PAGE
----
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First Lecture

New Criticism, moral formalism and F. R. Leavis


Origins: Eliot, Richards, Empson

The origins of the dominant Anglo-American traditions of criticism in the

mid-twentieth century (roughly from the 1920s to the 1970s)


There are two main sources of Anglo-American New Criticism: Matthew
Arnold and T.S. Eliot

Matthew Arnold

Matthew Arnold proposed that philosophy and religion would be

replaced by poetry in modern society.


For Arnold, Culture represents the best that has been known

and thought in the world.


This can be regarded as a humanistic defence against the destructive
Anarchy.

T. S. Eliot

The single most influential common figure behind the Anglo-American

traditions of criticism was T. S. Eliot.


Both critics have a profound, almost respectful regard for literary works

themselves.
This may manifest itself as an obsessive concern with the text itself.
For them, what is important is the words on the page, nothing more

nor less;
For them, literary works are icons of human value deployed against

twentieth-century cultural barbarism;


They provide an objective, scientific, disinterested (Arnolds word)

criticism of the text.


T. S. Eliots early essay Tradition and the Individual Talent (1919)
has been perhaps the single most influential work in Anglo-American
criticism.

Eliot does two things in particular.


First, he emphasizes that writers must have the historical sense
that is, a sense of the tradition of writing in which they must situate

themselves;
secondly,
that

this

process

reinforces

the

necessary

depersonalization of the artist if his or her art is to attain the


impersonality it must have if it is to approach the condition of

science.
Famously, Eliot wrote: Poetry is not a turning loose of emotion,
but an escape from emotion; it is not the expression of

personality, but an escape from personality.


According to Eliot, the poet becomes a kind of impersonal catalyst of
experience, a medium not of his or her consciousness or personality
but of that which in the end makes up the medium itself the poem

and our sole object of interest.


In another famous phrase from his essay on Hamlet (1919), Eliot
describes the work of art as an objective correlative for the
experience that may have engendered it: an impersonal re-creation that
is the autonomous object of attention. It is closely related to the notion

of the image.
New Criticism adopts an anti-romantic stance that emphasizes the
importance of science, objectivity, impersonality, and the medium

as the focal object of analysis.


This stance emphasizes also the notion of a tradition of works which
most successfully hold an essence of human experience in their

constituent medium.
I. A. Richards, William Empson and, slightly later, F. R. Leavis were
the main proponents of New Criticism at Cambridge.

I. A. Richards

Richards, whose background was in philosophy (aesthetics, psychology


and semantics), produced his widely influential Principles of Literary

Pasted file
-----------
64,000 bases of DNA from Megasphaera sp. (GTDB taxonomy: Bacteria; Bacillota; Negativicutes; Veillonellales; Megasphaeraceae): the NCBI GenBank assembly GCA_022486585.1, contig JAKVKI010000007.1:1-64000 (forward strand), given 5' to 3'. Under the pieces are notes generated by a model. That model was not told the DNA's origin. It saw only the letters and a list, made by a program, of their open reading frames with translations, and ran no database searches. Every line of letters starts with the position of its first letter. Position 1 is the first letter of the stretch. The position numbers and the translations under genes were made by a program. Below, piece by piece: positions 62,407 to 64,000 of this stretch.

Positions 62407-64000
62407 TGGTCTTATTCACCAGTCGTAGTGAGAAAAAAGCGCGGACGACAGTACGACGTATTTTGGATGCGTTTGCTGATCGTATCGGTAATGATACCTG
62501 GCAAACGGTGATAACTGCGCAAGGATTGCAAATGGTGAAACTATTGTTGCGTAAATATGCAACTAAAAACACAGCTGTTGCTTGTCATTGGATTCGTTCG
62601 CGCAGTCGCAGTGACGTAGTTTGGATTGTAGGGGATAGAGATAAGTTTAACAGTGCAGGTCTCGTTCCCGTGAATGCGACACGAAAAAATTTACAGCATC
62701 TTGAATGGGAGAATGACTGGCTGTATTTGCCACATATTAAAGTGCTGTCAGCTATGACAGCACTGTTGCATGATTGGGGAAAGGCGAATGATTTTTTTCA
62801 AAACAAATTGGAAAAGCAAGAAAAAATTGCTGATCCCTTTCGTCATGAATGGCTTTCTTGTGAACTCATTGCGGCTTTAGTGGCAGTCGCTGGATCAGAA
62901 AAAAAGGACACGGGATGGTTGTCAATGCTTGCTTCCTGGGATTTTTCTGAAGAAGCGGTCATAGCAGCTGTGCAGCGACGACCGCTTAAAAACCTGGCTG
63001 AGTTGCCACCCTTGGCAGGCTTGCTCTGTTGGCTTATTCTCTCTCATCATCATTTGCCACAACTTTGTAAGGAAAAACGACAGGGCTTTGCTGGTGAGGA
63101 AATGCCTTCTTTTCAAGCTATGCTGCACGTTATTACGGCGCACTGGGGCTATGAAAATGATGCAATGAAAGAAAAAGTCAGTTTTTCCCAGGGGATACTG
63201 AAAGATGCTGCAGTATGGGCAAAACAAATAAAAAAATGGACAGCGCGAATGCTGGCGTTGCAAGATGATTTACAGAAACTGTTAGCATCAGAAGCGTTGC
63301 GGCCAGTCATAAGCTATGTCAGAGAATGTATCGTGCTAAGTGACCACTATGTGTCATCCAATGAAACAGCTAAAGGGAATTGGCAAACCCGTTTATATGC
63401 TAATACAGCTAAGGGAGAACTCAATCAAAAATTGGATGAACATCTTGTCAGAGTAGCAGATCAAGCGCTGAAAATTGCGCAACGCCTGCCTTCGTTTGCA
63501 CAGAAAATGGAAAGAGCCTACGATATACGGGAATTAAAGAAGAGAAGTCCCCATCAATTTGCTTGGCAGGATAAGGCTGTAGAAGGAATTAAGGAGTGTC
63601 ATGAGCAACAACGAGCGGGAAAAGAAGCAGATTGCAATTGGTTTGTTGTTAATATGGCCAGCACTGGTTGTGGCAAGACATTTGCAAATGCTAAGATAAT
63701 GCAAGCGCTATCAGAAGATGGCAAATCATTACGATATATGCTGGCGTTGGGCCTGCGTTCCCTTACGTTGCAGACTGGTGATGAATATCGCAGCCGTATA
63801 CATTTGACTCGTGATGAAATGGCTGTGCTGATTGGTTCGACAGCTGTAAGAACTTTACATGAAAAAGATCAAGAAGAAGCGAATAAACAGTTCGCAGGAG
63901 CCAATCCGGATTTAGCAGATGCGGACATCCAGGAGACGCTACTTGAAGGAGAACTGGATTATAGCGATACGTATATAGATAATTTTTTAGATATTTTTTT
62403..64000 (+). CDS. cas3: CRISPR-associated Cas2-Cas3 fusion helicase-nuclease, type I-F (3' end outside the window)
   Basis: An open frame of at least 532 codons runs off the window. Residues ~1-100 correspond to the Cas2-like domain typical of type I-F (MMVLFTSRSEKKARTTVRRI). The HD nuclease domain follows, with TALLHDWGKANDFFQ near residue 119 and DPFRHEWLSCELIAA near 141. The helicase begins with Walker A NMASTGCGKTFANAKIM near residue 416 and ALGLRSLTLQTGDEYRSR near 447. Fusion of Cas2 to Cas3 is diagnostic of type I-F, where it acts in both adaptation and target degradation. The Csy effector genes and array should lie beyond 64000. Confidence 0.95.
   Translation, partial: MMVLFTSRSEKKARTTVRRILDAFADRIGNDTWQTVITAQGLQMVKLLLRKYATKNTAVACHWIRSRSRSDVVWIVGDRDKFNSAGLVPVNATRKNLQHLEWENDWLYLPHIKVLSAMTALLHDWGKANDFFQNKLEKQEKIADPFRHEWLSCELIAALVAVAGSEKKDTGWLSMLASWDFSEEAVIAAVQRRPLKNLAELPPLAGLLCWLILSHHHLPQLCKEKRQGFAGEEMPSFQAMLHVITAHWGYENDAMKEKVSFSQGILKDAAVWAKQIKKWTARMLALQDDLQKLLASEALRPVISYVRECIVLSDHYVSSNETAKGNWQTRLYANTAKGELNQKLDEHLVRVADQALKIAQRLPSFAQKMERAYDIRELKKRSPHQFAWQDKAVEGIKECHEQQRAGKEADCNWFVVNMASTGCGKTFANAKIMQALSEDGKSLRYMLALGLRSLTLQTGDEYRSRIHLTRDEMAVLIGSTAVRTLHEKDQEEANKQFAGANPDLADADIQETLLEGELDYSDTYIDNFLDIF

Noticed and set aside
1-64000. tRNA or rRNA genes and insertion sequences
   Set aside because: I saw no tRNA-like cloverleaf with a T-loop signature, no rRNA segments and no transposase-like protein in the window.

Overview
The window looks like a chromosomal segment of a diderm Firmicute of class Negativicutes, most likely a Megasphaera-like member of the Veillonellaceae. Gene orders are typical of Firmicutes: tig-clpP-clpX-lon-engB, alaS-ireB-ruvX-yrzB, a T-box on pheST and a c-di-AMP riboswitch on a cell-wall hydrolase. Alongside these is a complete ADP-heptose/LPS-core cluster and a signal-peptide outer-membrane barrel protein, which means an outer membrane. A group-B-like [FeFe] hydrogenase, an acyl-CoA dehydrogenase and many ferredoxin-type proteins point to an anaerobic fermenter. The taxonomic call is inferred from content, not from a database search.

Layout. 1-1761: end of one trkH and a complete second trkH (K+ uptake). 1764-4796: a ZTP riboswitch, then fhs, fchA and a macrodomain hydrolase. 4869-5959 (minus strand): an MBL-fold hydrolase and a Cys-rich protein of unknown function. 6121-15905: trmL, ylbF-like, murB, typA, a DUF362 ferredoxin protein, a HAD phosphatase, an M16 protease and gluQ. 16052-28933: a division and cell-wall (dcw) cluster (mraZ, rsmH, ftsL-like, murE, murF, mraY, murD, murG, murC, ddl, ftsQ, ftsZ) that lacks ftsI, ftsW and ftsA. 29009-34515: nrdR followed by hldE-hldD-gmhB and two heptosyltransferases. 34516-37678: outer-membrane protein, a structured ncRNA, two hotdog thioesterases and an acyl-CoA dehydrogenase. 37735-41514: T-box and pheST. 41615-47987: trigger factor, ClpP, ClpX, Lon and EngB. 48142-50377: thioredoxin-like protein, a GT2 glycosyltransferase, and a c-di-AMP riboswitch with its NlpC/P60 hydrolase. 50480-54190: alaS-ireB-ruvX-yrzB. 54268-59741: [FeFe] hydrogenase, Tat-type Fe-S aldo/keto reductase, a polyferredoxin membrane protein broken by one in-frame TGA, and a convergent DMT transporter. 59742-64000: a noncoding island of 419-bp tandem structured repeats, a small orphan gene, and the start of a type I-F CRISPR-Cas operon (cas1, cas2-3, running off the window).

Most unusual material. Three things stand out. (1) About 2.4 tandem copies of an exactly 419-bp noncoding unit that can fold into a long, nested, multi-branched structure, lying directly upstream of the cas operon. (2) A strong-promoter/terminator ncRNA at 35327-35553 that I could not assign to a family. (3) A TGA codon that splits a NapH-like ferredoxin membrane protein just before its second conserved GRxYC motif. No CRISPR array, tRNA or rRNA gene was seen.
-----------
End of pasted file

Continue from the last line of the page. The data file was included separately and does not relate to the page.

Criticism in 1924.
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In Principles of Literary Criticism, Richards innovatively attempted

to lay down an explicit theoretical base for literary study.


He argued that criticism should emulate the precision of science.
He attempted to articulate the special character of literary language,
differentiating the emotive language of poetry from the referential

language of non-literary discourse.


In Practical Criticism (1929), Richards included examples of his

students attempts to analyse short, unidentified poems.


He showed how loose their reading equipment was, and attempted to

establish basic tenets for the close reading of poetry.


Practical Criticism became, in both the United States and England, the
central compulsory critical and pedagogic tool of the higher education
English syllabus rapidly and damagingly becoming untheorized, and

thus naturalized, as the fundamental critical practice.


There are two virtues of New Criticism
It encourages attentive close reading of texts
It enhances a kind of democratization of literary study in the classroom,
in which nearly everyone was placed on an equal footing in the face of a
blind text.

William Empson

William Empson, was Richardss pupil.


His first, famously precocious and astoundingly quickly produced work

is Seven Types of Ambiguity (1930).


In this book Empson emphasizes ambiguity

characteristic of poetic language.


This book has an apparent tendency to detach literary texts from their

as

the

defining

contexts in the process of reading their ambiguities


The American New Critics

American New Criticism, emerged in the 1920s and especially dominant

in the 1940s and 1950s.


It is equivalent to the establishing of the new professional criticism in

Britain.
New Criticism is clearly characterized in premise and practice:
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It is not concerned with context historical, biographical, intellectual

and so on;
It is not interested in the fallacies of intention or affect;
it is concerned solely with the text in itself, with its language and

organization;
it does not seek a texts meaning, but how it speaks itself
The New Critical slogan is A poem must not mean/But be;
New Criticism is concerned to trace how the parts of the text relate,
how it achieves its order and harmony, how it contains and resolves

irony, paradox, tension, ambivalence and ambiguity;


It is concerned essentially with articulating the very poem-ness the
formal quintessence of the poem itself.

John Crowe Ransom

John Crowe Ransoms Criticism, Inc. (1937) is an early, founding

essay in the self-identification of New Criticism.


His book, The New Criticism, 1941, gave the movement its name.
Ransom is the editor of the Kenyon Review 193959.
He lays down the ground rules:
First, Criticism, Inc. is the business of professionals professors of

literature in the universities in particular;


Second, criticism should become more scientific, or precise and
systematic;

thus, Eliot was right to denounce romantic literature as

imperfect in objectivity, or aesthetic distance;


Third, criticism is not ethical, linguistic or historical studies, which are

merely aids;
Fourth, the critic should be able to exhibit not the prose core to which
a poem may be reduced but the differentia, residue, or tissue, which

keeps the object poetical or entire.


Fifth, the character of the poem resides for the good critic in its way of
exhibiting the residuary quality.

Cleanth Brooks

Cleanth Brooks was a professional academic, editor of the Southern


Review (193542)